· Starvation related malnutrition (severe), related to prolonged nutrition inadequacies as evidenced by unintentional weight loss (adults- of >20% in 1 year; >10% in 6 months; >7.5% in 3 months; or >5% in 1 month), severe loss of subcutaneous fat stores, and severe muscle loss4
· Imbalance of nutrients related to increased need for electrolytes and thiamine during refeeding as evidenced by (hypokalemia (data), hypophosphatemia(data), and/or hypomagnesemia (data) with TPN currently contributing 75% of estimated energy needs. 6
It is important to remember there may be alterations in electrolytes from other causes, so the dietitians' clinical judgement is necessary to determine whether the evidence is present that reflects a true refeeding syndrome versus an "Altered nutrition related laboratory values.” 8
There may be situations where an "Altered nutrition-related laboratory value" may be identified first and as the clinical picture becomes more clear, this may be elevated to “imbalance of nutrients” that reflects refeeding syndrome. 6-8
Since refeeding syndrome is associated with SEVERE malnutrition, the clinical picture being represented will usually include the severe malnutrition nutrition diagnoses in addition to an "imbalance of nutrients" if refeeding syndrome has occurred, or "predicted inadequate intake" where it is determined that patient is at risk for developing refeeding syndrome.
Acknowledgements: A special thank you to Ainsley Malone, MS, RDN, LD, CNSC, FAND, FASPEN and Sandra Capra, BSc(Hons), DipNutr&Diet, MSocSc, PhD, for providing input to concepts included in this blog.
1. Weinsier RL, Krumdieck CL. Death resulting from overzealous total parenteral nutrition: the refeeding syndrome revisited. Am J Clin Nutr. 1980; 34: 393-399 https://doi.org/10.1016/j.jpeds.2020.01.042
2. da Silva, JWV et al. ASPEN Consensus Recommendations for Refeeding Syndrome. Nutrition in Clinical Practice. 35(2); 2020 178–195 DOI: 10.1002/ncp.10474
3. Nutrition support in adults: Evidence update August 2013. National Institute for Health and Care Excellence (NICE). Available at: https://www.nice.org.uk/guidance/cg32/evidence/evidence-update-pdf-194887261. Accessed December 4, 2020.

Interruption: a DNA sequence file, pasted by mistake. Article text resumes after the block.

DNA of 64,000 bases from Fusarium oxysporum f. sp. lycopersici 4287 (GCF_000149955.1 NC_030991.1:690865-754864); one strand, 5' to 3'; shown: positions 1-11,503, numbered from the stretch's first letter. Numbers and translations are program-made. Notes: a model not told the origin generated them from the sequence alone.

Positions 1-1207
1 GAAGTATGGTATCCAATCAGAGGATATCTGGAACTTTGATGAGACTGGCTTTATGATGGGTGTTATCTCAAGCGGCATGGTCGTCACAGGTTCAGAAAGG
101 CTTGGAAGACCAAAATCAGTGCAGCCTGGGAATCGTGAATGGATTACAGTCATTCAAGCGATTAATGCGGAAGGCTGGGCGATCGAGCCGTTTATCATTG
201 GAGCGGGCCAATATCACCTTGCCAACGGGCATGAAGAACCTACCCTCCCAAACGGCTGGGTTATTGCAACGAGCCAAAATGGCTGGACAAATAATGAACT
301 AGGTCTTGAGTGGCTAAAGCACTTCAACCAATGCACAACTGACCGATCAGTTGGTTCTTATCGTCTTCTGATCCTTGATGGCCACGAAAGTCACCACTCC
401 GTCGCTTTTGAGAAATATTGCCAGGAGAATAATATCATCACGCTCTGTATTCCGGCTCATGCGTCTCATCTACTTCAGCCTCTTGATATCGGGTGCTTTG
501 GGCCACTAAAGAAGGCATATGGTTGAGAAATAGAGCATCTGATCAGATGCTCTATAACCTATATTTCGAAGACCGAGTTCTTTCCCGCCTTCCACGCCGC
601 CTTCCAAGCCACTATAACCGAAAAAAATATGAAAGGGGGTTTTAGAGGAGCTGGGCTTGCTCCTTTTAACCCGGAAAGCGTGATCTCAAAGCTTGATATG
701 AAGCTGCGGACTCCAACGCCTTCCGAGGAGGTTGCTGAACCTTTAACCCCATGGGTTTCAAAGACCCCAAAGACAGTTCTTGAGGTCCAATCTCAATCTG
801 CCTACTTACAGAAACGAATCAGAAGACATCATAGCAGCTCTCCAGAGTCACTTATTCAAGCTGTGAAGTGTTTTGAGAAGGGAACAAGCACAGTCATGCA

4. Academy of Nutrition and Dietetics. Nutrition Terminology Reference Manual (eNCPT): Dietetics Language for Nutrition Care. Starvation Related Malnutrition (undernutrition) (NC-4.1.1). Reference Sheet. Available at: https://www.ncpro.org/pubs/encpt-en/codeNC-4-1-1 Accessed November 22, 2020.
5. Academy of Nutrition and Dietetics. Nutrition Terminology Reference Manual (eNCPT): Dietetics Language for Nutrition Care. Predicted Inadequate Nutrient Intake (Specify) (NI-5.11.1). Reference Sheet. Available at https://www.ncpro.org/pubs/encpt-en/codeNI-5-11-1 Accessed November 22, 2020
6. Academy of Nutrition and Dietetics. Nutrition Terminology Reference Manual (eNCPT): Dietetics Language for Nutrition Care. Imbalance of Nutrients (NI-5.4). Reference Sheet. Available at https://www.ncpro.org/pubs/encpt-en/codeNI-5-4 Accessed November 22, 2020
7. Matthews,KL, Palmer, MA, Capra SM. The accuracy and consistency of nutrition care process terminology use in cases of refeeding syndrome. Nutrition and Dietetics 2018: 75 p 331-336. DOI: 10.1111/1747-0080.12389
8. Academy of Nutrition and Dietetics. Nutrition Terminology Reference Manual (eNCPT): Dietetics Language for Nutrition Care. Altered Nutrition Related Laboratory Values (Nc-2-2). Reference Sheet. Available at https://www.ncpro.org/pubs/encpt-en/codeNC-2-2, Accessed November 22, 2020